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A view of new pencils and an apple on a desk at the Redu project presented by Bing on October 9, 2010 in New York City. Education groups are among the biggest lobbyists working to avoid the fiscal cliff at the end of the year. - 

Lots of groups want to have a say on how Congress can avoid the looming cliff of spending cuts and tax hikes. But who’s the most vocal? Maybe you’re thinking defense contractors are the most active lobbyists in the fiscal cliff debate?

Nope. It’s education groups. That comes as a surprise to even the most seasoned campaign finance types.

Sheila Krumholz heads the Center for Responsive Politics. “We don’t think of education as being a heavy hitter among lobbying organizations," she says.  So it’s surprising in that regard.”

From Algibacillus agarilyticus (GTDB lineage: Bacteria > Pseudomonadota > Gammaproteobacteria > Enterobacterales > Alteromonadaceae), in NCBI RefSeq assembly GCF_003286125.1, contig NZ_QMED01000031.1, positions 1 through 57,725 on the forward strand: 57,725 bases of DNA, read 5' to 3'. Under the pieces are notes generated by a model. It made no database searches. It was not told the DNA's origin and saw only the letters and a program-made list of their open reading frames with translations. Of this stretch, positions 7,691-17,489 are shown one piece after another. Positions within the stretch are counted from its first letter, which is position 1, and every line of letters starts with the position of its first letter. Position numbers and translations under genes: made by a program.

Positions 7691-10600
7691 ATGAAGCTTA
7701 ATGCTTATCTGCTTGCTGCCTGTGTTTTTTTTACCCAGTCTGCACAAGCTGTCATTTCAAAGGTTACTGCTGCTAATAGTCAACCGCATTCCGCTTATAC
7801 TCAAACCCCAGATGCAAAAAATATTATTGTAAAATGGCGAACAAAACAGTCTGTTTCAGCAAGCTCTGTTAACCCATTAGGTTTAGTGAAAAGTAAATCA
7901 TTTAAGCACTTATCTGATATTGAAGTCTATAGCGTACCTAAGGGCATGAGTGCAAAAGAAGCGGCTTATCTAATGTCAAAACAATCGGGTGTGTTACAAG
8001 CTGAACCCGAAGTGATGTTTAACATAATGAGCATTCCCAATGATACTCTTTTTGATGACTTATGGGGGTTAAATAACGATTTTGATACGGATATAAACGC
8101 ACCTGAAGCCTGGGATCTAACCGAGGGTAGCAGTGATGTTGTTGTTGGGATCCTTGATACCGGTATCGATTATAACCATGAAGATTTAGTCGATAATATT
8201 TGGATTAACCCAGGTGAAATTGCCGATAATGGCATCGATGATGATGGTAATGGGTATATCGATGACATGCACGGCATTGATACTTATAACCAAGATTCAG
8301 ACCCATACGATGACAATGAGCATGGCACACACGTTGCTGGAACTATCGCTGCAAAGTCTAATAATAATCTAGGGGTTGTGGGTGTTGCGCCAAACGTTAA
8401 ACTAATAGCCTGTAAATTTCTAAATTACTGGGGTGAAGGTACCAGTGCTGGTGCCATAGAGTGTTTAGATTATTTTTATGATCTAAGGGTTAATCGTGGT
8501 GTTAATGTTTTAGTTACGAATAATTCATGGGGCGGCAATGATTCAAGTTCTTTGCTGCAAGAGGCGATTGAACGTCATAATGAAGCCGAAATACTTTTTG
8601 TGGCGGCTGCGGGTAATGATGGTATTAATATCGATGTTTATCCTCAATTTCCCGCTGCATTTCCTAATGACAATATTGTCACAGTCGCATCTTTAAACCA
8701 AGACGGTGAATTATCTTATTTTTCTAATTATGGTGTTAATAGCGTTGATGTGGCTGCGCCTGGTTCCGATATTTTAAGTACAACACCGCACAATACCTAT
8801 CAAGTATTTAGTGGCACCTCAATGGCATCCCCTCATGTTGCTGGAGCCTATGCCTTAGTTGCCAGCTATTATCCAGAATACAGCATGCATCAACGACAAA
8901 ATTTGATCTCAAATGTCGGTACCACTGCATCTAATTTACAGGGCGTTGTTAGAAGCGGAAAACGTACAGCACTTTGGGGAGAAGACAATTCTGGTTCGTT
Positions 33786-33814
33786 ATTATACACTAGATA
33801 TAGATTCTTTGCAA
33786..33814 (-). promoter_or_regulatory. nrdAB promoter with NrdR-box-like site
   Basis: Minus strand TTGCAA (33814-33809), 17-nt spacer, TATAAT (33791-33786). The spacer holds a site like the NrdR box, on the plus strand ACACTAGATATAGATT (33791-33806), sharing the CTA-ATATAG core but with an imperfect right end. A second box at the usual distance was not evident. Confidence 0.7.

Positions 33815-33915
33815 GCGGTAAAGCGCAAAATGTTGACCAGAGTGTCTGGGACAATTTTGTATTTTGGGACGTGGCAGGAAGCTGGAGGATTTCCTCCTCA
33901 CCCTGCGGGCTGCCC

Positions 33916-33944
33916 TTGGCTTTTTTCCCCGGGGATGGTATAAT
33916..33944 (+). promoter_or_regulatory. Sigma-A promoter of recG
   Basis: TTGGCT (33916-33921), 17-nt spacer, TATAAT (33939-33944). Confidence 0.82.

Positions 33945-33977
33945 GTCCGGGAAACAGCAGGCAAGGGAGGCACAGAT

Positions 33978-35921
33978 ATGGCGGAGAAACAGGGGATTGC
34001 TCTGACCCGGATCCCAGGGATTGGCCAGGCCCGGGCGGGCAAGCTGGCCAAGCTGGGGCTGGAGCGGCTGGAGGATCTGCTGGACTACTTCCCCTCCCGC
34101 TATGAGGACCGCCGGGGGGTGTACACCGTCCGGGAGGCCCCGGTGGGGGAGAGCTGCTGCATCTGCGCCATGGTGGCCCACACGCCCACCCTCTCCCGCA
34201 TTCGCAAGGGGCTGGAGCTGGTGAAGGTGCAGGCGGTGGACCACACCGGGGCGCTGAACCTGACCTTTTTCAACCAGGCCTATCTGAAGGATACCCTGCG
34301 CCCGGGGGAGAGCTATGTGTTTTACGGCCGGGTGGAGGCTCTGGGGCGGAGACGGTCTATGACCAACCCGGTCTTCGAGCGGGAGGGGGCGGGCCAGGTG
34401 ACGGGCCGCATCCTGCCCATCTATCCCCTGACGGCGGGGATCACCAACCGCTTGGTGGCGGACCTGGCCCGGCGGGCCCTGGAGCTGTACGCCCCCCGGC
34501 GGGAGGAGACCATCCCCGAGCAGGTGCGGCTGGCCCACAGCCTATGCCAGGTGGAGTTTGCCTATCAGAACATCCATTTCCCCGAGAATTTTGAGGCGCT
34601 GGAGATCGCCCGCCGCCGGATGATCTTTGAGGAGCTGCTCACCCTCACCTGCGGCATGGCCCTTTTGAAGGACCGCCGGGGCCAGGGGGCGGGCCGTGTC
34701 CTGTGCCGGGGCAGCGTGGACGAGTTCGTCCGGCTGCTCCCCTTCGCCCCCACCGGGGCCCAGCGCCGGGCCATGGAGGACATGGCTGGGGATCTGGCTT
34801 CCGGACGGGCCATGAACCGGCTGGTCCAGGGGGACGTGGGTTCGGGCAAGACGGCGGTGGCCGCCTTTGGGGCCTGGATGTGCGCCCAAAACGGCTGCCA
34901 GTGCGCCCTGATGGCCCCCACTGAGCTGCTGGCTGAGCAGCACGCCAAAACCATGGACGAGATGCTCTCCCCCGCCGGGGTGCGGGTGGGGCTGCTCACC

Krumholz says 421 organizations hired fiscal cliff lobbyists this year. Most of them  – 91 -- were education groups. And they’ve spent more than $67 million so far.

They’ve got a lot at stake -- like federally-funded research programs. Terry Hartle is chief lobbyist at the American Council on Education. It represents about 2,000 colleges and universities. 

“Scientific research funding, if we fall off the fiscal cliff, will be cut about eight percent across the board," he says.

 Hartle is also worried about education tax breaks that are due to expire at the end of the year.